Abdullah is the eldest son of Ahmed Said Khadr, a notorious al-Qaeda financier who urged his children to follow in the ways of fanatical Islam. Before the attacks of Sept. 11, 2001, the entire family lived in the same Afghanistan compound as Osama bin Laden, and Abdullah allegedly ran one of the terrorist leader’s training camps.
The federal government had little to say yesterday about Mr. Khadr’s return or his sensational accusations. Neither the RCMP nor the Canadian Security Intelligence Service would discuss whether he was questioned during his detention in Pakistan.
Abdullah Khadr disappeared after the 9/11 attacks, but his name resurfaced in February, 2004, when a radical Islamic Web site claimed he was responsible for a suicide bombing that killed a Canadian soldier near Kabul.
EU Concealed Deal with US To Allow ‘Rendition’ Flights
Justin Stares and Philip Sherwell / The London Telegraph
BRUSSELS/WASHINGTON (December 11, 2005) — The European Union secretly allowed the United States to use transit facilities on European soil to transport “criminals” in 2003, according to a previously unpublished document. The revelation contradicts repeated EU denials that it knew of “rendition” flights by the CIA.
The EU agreed to give America access to facilities — presumably airports — in confidential talks in Athens during which the war on terror was discussed, the original minutes show. But all references to the agreement were deleted from the record before it was published.
The issue of “rendition” flights — in which terror suspects are flown to secret bases and third countries for interrogation — overshadowed last week’s fence-mending visit to Europe by Condoleezza Rice, the US Secretary of State.
Asked in Parliament last week about reports of 400 suspect flights passing through British airports, Tony Blair said: “In respect of airports, I don’t know what you are referring to.”
The minutes of the Athens meeting on January 22, 2003, were written by the then Greek presidency of the EU after the talks with a US delegation headed by a justice department official. EU officials confirmed that a full account was circulated to all member governments, and would have been sent to the Home Office.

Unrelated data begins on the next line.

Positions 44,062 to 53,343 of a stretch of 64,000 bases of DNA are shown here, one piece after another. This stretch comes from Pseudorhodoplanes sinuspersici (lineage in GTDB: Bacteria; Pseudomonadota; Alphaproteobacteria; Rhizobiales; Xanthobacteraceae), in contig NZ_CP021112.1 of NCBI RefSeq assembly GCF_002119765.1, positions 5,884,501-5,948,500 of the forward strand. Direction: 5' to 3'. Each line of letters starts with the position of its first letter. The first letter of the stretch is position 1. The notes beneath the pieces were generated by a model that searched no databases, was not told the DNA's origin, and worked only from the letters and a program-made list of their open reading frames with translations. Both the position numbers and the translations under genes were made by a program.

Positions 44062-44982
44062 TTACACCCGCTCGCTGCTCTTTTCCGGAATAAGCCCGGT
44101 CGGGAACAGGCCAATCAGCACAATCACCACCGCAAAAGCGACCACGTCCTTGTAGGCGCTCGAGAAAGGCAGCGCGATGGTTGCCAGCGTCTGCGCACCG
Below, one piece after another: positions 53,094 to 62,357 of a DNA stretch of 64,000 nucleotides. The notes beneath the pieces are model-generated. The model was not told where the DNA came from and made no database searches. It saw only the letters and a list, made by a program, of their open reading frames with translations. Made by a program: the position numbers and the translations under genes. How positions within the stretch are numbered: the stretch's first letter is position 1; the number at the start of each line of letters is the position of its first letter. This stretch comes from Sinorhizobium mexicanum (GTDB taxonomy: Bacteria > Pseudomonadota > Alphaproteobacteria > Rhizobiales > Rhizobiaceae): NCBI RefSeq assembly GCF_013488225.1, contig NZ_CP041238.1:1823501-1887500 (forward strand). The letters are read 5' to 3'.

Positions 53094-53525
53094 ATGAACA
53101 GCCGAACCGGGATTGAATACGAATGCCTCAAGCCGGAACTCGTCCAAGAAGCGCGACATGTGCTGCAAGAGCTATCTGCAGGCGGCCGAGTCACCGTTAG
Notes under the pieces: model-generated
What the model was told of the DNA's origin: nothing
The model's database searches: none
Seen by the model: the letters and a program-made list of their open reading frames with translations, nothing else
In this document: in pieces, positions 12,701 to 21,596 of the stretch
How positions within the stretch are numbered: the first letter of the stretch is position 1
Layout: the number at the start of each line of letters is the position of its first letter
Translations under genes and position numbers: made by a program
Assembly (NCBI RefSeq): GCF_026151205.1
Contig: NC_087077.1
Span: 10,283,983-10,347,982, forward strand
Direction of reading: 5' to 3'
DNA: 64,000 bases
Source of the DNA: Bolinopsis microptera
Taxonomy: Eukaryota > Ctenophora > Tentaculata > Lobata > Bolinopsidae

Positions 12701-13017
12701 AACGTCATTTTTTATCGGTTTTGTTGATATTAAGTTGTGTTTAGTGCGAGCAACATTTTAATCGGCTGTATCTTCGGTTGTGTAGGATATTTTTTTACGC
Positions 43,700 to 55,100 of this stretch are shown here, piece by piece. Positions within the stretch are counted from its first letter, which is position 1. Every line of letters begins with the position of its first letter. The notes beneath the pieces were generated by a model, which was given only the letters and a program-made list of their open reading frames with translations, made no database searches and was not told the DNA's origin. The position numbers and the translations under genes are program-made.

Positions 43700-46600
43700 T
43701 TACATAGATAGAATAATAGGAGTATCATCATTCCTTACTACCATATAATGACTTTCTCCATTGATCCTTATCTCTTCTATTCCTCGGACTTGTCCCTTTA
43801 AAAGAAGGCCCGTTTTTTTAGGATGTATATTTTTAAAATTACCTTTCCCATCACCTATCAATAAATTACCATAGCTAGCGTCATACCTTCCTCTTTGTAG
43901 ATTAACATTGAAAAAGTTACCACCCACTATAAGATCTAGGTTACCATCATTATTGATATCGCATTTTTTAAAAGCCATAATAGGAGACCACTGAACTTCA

The document, entitled New Transatlantic Agenda, EU-US meeting on Justice and Home Affairs, details the subjects discussed by the 31 people present. The agenda included the fight against terrorism, drug trafficking and extradition agreements.
According to the full version, “Both sides agreed on areas where co-operation could be improved [inter alia] the exchange of data between border management services, increased use of European transit facilities to support the return of criminal/ inadmissible aliens, co-ordination with regard to false documents training and improving the co-operation in removals.”
But this section, and others referring to US policy, were deleted — as a “courtesy” to Washington, according to a spokesman for the EU Council of Ministers.
Tony Bunyan, of the Statewatch civil liberties group which obtained the original document, said: “What kind of facilities are these and how many people work there? That phrase suggests the US is being allowed to use airports in Europe to transport criminals from third countries.”
Washington has been angered by EU protests about the movement and alleged abuse of terror suspects. Yesterday, John Bellinger, senior legal adviser to the US State Department, said the convention against torture, which the US has signed, “would generally apply” to prisoners held by the US.
He said on BBC radio: “Some of the allegations more broadly about all sorts of things are ludicrous. These allegations that we have these activities going on in the hundreds over Europe, and that we are going to take people off to be mistreated, are simply untrue.”